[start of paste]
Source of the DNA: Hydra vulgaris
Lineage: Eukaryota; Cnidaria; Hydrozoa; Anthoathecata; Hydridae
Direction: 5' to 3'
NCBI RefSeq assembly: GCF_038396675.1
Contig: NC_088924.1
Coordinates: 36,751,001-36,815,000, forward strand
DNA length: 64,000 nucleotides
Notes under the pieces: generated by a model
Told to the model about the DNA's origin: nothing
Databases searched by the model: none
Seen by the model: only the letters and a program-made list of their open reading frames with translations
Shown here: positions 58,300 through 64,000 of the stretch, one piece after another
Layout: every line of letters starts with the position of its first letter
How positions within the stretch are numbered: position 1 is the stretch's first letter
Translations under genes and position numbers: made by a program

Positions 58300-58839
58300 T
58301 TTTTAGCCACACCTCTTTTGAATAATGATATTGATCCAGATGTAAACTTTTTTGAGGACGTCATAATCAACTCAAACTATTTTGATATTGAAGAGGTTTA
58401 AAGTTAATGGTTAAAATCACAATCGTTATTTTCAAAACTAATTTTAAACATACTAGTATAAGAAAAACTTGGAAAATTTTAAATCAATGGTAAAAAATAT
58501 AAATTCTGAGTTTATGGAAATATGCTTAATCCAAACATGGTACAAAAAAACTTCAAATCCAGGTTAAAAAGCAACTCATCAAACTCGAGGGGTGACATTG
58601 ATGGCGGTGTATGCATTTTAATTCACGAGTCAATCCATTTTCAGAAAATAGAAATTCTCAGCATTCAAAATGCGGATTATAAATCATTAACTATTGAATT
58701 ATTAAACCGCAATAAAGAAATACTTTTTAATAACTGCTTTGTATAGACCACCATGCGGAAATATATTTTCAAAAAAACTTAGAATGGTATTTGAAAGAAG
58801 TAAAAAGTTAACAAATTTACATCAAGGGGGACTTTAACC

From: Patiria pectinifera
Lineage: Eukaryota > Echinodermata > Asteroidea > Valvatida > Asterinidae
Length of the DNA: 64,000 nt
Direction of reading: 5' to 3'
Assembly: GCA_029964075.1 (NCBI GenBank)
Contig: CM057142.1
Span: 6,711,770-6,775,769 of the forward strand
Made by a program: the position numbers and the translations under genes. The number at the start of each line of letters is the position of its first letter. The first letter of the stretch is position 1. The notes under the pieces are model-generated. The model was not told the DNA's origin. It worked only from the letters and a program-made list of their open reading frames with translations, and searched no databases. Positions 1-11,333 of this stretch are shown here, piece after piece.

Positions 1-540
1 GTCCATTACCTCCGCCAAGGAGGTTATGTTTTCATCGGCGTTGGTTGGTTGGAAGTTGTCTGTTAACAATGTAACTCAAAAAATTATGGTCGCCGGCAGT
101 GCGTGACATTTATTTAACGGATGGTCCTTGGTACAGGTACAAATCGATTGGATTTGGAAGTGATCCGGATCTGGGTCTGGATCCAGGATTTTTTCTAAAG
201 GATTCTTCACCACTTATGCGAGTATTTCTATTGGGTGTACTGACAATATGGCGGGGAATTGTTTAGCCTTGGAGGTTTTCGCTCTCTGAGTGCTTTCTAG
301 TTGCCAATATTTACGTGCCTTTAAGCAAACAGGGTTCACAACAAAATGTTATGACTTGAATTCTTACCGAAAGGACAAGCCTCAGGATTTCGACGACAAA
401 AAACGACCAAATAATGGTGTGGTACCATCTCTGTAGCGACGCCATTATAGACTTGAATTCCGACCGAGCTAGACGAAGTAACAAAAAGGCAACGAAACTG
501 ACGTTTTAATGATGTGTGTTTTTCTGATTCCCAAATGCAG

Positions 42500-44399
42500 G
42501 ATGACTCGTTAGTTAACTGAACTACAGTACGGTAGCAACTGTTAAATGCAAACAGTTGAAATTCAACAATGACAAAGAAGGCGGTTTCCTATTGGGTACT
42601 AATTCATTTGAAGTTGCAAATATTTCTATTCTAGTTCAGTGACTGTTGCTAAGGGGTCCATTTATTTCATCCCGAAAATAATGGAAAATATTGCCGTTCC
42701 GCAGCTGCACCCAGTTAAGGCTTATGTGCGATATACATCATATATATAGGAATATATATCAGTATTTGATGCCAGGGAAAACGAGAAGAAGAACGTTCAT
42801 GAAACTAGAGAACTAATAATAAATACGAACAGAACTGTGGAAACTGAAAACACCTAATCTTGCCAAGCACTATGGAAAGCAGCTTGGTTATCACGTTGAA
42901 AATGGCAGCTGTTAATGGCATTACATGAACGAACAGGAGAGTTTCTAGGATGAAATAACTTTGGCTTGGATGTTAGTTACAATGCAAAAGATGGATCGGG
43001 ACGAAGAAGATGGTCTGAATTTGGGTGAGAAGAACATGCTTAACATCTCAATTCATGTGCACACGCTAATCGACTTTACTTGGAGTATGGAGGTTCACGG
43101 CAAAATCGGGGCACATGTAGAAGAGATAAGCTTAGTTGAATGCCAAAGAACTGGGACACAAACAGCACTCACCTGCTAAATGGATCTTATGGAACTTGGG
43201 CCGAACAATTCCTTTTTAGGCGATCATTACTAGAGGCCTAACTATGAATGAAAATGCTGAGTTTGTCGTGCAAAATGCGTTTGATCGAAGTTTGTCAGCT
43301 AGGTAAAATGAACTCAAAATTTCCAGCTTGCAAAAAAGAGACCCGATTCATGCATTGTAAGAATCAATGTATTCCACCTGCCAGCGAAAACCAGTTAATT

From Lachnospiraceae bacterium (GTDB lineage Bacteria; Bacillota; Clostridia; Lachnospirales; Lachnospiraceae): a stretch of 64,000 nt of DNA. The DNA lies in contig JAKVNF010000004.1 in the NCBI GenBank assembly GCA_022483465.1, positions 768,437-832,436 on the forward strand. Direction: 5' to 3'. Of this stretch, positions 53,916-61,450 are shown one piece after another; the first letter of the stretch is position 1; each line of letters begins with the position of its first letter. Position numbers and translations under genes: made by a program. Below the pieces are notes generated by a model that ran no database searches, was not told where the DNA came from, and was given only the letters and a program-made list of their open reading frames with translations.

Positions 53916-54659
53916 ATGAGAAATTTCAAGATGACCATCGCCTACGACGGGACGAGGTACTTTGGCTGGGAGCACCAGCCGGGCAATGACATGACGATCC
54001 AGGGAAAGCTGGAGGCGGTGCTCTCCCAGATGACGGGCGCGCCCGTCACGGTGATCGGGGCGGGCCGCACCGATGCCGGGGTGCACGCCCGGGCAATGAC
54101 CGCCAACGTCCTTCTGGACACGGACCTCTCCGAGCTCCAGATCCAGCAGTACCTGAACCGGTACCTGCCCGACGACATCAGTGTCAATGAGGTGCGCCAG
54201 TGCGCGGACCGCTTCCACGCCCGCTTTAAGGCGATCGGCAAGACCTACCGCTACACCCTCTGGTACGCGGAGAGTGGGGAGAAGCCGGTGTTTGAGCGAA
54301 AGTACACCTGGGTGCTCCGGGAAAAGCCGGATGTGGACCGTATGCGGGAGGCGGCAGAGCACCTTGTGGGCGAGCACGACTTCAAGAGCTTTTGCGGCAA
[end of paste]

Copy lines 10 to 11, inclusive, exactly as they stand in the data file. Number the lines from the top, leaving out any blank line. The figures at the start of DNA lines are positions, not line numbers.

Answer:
Databases searched by the model: none
Seen by the model: only the letters and a program-made list of their open reading frames with translations